News ID: 258952
Published: 0913 GMT September 19, 2019

Zarif warns of ‘all-out war’ in case of strike on Iran

Zarif warns of ‘all-out war’ in case of strike on Iran

Iran FM: Arab blood vs. Arab oil: A primer on US policy

Russia: Groundless accusations against Iran inflaming tensions

‘France working to reduce the escalation’


Iran's Foreign Minister Mohammad Javad Zarif warned of "all-out war" in the event of US or Saudi military strikes against his country, however, he said Iran doesn’t want to engage in a military confrontation.

Remarks by the Iran’s top diplomat came amid soaring tensions between Iran and the United States and its regional ally Saudi Arabia following recent Yemen’s drone strikes on major Saudi oil facilities, which shut down about 50 percent of the kingdom’s crude and gas production.

The US and Saudi officials have dismissed Yemeni Houthis’ claims of responsibility. Instead, they rushed to blame Tehran for the air raids, prompting an outright rejection from Iranian officials.



Zarif denied that Iran was involved in the attacks, saying that Yemen's Houthi fighters have stepped up their military capabilities and were capable of conducting a sophisticated operation such as the one that knocked out half of the kingdom's energy production.

Asked what the consequence of a US or Saudi military strike on Iran would be, Zarif said: "All-out war."

"I make a very serious statement about defending our country. I am making a very serious statement that we don't want to engage in a military confrontation," Zarif told CNN.

He added that a military response based on "deception" about the weekend attacks would cause "a lot of casualties."

"But we won't blink to defend our territory," he said on Thursday. However, the Iranian official said Tehran hoped to avoid conflict, adding that the country was willing to talk to its regional rivals Saudi Arabia and the United Arab Emirates.

Zarif added, in a reference to how Saudi Arabia's critics believe Riyadh relies on the US to fight on its behalf: "I think it is important for Saudi government to understand what they are trying to achieve. Do they want to fight Iran until the last American soldier? Is that their aim?"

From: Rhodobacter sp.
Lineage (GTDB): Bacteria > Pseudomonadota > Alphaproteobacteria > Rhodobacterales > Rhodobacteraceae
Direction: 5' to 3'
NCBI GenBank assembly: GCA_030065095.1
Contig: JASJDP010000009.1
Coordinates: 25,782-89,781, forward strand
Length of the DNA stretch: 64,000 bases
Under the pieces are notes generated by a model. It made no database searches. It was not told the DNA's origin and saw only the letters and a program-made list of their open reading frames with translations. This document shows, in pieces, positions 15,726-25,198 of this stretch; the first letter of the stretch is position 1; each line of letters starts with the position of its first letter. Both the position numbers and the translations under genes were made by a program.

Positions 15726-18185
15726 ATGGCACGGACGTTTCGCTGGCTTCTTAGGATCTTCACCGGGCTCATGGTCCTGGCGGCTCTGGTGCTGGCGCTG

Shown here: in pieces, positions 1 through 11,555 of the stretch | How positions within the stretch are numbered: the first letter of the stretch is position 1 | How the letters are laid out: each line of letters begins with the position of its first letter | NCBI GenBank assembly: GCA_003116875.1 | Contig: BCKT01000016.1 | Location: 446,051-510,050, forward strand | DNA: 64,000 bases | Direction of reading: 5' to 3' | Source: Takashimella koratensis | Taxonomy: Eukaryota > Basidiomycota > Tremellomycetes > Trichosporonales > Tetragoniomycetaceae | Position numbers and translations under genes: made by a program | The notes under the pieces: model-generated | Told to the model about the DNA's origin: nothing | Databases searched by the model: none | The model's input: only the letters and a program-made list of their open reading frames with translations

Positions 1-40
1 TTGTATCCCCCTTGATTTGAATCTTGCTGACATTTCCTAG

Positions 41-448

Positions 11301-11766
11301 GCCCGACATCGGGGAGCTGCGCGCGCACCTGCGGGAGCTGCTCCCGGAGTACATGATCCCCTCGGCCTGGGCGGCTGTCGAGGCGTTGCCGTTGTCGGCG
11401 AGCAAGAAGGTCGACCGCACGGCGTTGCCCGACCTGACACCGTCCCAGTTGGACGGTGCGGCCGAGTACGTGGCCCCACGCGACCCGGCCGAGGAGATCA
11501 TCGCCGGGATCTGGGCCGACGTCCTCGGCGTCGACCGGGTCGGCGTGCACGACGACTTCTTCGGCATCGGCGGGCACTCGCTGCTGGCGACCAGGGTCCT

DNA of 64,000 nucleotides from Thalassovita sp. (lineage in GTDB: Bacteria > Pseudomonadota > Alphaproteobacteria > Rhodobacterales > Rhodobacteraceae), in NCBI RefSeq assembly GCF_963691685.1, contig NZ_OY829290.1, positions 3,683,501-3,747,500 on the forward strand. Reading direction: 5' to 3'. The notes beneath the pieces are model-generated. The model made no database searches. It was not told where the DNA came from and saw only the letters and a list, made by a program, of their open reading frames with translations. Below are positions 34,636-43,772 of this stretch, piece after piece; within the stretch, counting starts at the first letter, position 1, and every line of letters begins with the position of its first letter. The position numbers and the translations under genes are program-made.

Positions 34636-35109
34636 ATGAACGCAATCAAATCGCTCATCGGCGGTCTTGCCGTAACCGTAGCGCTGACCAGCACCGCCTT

Pompeo’s trip to region


On Thursday, US Secretary of State Mike Pompeo, who had traveled to the region to meet Saudi and Emirati officials, said Washington is building a coalition to deter what it claims Iranian threats following the weekend attacks on Saudi facilities.

He said the United States was seeking to build a “coalition aimed at achieving peace and a peaceful resolution.” He did not provide details about the coalition.



Pompeo appeared to soften his tone after talks with Abu Dhabi’s crown prince, the de facto ruler of the United Arab Emirates, which is Riyadh’s main Arab ally.

“We are here to build out a coalition aimed at achieving peace and a peaceful resolution. That’s my mission, that’s what President Trump certainly wants me to work to achieve and I hope that the Islamic Republic of Iran sees it that way,” Pompeo told reporters.


Peaceful resolution?


On Friday, Zarif questioned the US plans while listing repeated Iranian diplomatic initiatives.

“Coalition for Peaceful Resolution?,” Zarif said in a statement on Twitter, and listed eight diplomatic initiatives by Iran since 1985, including a peace plan for Yemen in 2015, and a regional non-aggression pact for the Persian Gulf region proposed earlier this year.

Later on Friday, Zarif called Kuwait’s Foreign Minister Sheikh Sabah al-Khalid al-Sabah where the two discussed measures to de-escalate tensions in the region, state news agency KUNA reported.


Groundless accusations


Russian Foreign Minister Sergei Lavrov also urged all countries in the Persian Gulf to sit down for talks to defuse tensions and said groundless accusations against Iran over the attacks were inflaming tensions, Interfax News Agency reported.

Lebanese Prime Minister Saad al-Hariri also said on Friday France is working to “reduce the escalation” that ensued from the recent Yemeni drone attacks against Saudi oil facilities. His remarks came after talks with French President Emmanuel Macron in Paris.

Saudi Arabia and a number of its regional allies launched a devastating Western-backed war on Yemen in March 2015, with the goal of bringing the government of former president Abd Rabbuh Mansour Hadi back to power and crushing the popular Houthi movement.

Resistance by Yemen’s armed forces, led by Ansarullah, has, however, pushed the Saudi war to a stalemate, with Yemeni forces increasingly using sophisticated homemade weaponry in retaliatory strikes against the coalition.


US valued oil more than people


In another tweet on Friday, Zarif slammed the US hypocrisy regarding the war on Yemen, highlighting that Washington effectively valued oil more than the Yemeni lives lost amid the ongoing aggression against the country.

“Arab blood vs. Arab oil / A primer on US policy: 4 yrs of indiscriminate bombardment of Yemen, 100,000 dead Yemenis, 20M malnourished Yemenis, 2.3M cholera cases, carte (blanche) for culprits,” Zarif tweeted.

“Retaliatory Yemeni strike on oil storage tanks = unacceptable “act of war”,” he added, in reference to Sept. 14 attacks on Saudi oil infrastructure which Pompeo called an “act of war” against the world’s largest oil exporter.

Iran’s top diplomat made the remarks shortly before leaving Tehran to attend to the 73rd Session of the United Nations General Assembly in New York.










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